Trevor Larnach hit three home runs over 88 games during his first two seasons at Oregon State.

Then he worked on his swing. He filled out. Balls began clearing fences all over the Pacific-12.

And that power surge made believers out of the Twins, enough that they took him with the 20th overall pick of baseball’s amateur draft Monday.

Larnach, whose Beavers play host to the Gophers this weekend in an NCAA super regional with a trip to the College World Series at stake, is viewed as a power prospect on the rise, a potential corner outfielder who can provide plenty of pop for the Twins.

In the second round, the Twins selected another college player, catcher Ryan Jeffers from North Carolina Wilmington. The 6-2, 220-pound Jeffers has power potential, but evaluators aren’t sure if he will stick as a catcher.

Larnach’s transformation into a legitimate power threat took place during the offseason.

“As the offseason goes on, you have about six months before the seasons starts and that’s quite a lot of time to work on some stuff,” Larnach said. “And there’s an individual who’s name I can’t say who I’ve been working with. It was an every night thing during the offseason. We worked on everything, from the approach to mechanics, which was the most important part as far as allowing that power to play in the games.

“I’ve done everything to changing my batting stance, getting into my back hip a lot more, using my hips, working on the load, working on the gather. So much different stuff that I’ve learned. There’s still even more stuff that I still need to do. I’m not done yet. This is still one stage of my life.”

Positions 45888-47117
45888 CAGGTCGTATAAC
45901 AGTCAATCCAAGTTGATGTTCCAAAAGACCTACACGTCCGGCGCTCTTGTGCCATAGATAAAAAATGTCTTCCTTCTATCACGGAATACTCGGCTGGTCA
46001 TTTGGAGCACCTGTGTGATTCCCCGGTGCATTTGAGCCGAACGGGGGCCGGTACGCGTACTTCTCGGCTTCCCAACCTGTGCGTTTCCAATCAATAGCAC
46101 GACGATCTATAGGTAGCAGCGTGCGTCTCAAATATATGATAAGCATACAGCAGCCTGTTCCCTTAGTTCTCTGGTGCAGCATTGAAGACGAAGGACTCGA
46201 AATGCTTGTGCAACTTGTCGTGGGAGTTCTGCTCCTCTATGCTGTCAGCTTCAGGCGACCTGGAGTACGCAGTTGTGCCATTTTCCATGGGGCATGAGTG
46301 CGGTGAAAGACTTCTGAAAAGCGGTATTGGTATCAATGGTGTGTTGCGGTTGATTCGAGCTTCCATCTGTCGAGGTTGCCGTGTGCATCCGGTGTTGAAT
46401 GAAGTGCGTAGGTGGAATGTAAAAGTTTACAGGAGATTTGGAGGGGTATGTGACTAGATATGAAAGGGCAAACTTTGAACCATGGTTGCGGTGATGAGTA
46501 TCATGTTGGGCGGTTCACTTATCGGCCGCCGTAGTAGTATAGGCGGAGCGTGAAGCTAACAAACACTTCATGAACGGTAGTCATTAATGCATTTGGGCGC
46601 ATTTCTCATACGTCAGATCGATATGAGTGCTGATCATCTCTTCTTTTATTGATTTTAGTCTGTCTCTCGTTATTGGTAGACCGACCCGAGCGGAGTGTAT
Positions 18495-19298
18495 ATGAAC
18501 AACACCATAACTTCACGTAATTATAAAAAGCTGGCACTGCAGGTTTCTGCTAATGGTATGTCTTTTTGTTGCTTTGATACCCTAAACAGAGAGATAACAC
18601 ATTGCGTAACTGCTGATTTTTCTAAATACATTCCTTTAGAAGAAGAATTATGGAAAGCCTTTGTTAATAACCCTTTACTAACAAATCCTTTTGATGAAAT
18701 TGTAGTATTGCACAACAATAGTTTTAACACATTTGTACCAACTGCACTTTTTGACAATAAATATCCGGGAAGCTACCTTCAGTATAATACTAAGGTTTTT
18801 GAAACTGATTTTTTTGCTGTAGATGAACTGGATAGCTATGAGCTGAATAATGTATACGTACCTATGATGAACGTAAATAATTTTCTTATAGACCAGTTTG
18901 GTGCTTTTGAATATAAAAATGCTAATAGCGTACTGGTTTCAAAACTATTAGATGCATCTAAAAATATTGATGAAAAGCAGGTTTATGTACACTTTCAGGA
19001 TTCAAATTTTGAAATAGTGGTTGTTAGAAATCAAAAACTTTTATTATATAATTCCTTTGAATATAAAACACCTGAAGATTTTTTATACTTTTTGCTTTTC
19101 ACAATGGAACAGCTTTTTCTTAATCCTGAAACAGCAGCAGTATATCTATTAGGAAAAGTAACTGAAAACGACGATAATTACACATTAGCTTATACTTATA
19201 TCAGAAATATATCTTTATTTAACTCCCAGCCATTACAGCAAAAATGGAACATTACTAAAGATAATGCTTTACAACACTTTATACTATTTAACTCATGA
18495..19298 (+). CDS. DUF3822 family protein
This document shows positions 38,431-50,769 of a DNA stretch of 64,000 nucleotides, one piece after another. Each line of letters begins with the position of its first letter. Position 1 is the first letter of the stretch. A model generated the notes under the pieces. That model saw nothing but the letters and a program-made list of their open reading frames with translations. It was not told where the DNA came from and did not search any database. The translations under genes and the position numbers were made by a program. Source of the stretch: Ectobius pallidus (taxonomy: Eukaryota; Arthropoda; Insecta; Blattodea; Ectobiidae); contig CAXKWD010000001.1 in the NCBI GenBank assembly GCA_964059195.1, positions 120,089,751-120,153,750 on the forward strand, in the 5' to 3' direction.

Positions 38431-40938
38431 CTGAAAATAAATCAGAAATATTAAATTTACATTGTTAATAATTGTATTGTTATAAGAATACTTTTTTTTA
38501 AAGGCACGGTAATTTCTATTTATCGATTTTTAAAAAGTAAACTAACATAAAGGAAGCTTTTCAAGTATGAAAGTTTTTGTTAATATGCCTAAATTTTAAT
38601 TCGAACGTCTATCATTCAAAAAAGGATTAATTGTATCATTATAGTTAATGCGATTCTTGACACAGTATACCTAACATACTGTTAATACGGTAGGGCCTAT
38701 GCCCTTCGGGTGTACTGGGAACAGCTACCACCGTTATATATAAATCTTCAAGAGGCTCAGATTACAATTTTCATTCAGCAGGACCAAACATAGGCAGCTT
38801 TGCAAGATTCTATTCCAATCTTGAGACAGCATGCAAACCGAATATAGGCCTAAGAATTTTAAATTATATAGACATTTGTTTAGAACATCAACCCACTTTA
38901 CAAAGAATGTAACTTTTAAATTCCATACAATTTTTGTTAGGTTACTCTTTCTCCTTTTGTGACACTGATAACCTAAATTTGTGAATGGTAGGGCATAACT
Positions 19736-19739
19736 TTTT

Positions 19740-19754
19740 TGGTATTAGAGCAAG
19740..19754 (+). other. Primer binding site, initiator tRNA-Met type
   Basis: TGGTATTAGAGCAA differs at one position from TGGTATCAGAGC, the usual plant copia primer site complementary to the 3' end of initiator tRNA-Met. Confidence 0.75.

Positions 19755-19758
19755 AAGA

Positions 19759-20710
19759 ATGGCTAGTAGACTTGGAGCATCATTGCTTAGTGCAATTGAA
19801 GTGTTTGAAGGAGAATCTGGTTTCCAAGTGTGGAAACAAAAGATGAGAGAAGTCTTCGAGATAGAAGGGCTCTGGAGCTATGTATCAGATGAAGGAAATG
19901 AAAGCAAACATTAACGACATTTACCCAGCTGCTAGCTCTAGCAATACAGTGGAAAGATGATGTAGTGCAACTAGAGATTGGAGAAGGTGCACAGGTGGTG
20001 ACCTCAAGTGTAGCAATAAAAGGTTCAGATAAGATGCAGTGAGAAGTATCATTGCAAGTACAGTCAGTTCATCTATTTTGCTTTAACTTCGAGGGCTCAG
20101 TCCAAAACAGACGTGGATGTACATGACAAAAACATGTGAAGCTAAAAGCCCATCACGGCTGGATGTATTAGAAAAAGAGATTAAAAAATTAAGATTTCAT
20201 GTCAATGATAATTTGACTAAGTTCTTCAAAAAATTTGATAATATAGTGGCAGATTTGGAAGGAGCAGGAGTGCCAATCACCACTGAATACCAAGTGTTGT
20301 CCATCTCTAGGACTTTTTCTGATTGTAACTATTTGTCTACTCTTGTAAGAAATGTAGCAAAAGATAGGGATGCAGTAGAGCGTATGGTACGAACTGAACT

Larnach said those sessions went as late at 11 p.m. some nights, as he worked to perfect his craft.

Twins scouting director Sean Johnson watched Larnach go off at the Sanderson Ford College Baseball Classic Feb. 16-19 at Surprise, Ariz. That’s when Larnach, a lefthanded hitter listed at 6-4 and 205 pounds, opened eyes.

“We saw him hit some long home runs to center field, to the opposite field and left,” Johnson said. “And that’s when he kind of got on our radar for our pick 20 slot.

“He’s taken a step forward. I think going into the year he was probably not in the conversation. He’s certainly has performed to get himself into the first round.”

Larnach is hitting .327 with 17 home runs and 65 RBI in 58 games for the second-ranked Beavers. He is the 27th-ranked prospect according to Baseball America.

The Twins project him to be a corner outfielder, with enough range to do a solid job. His arm is considered average. But it continues to get stronger after injuring his elbow while dunking a basketball while at College Park High School, in his hometown of Pleasant Hill, Calif.

Johnson said the Twins blended analytics with what the scouting reports revealed. Larnach’s launch angle is low, but his exit velocity was among the highest in the country, based on stats provided by stadiums that have installed the TrackMan baseball system.

His exit velocity was higher than outfielder Brent Rooker’s was in college. And the Twins drafted Rooker, the promising first baseman-outfielder now at Class AA Chattanooga, with the 35th overall pick last year.

“He’s somewhat of a college player who hasn’t hit his full ceiling yet,” Johnson said. “His body has gotten bigger and stronger. His body has filled out. His raw power has taken another step forward this spring. Obviously he has performed at a high clip. We are certainly excited to have him.”

Johnson said that the Twins already have the framework of a deal in place with Larnach and expect to sign him shortly after his college career is over. The assigned value of the 20th pick is $3.1 million.

The Gophers can expedite that signing this weekend. Larnach, of course, wants a longer run in the postseason. But he can’t wait to begin his Twins career.

He is excited to be selected in the same round as college teammate Nick Madrigal, a shortstop who was selected by the White Sox fourth overall.

“Expectations were all over the place,” Larnach said. “I was pretty stressed on where I was going, who was getting picked. I couldn’t wait any longer.”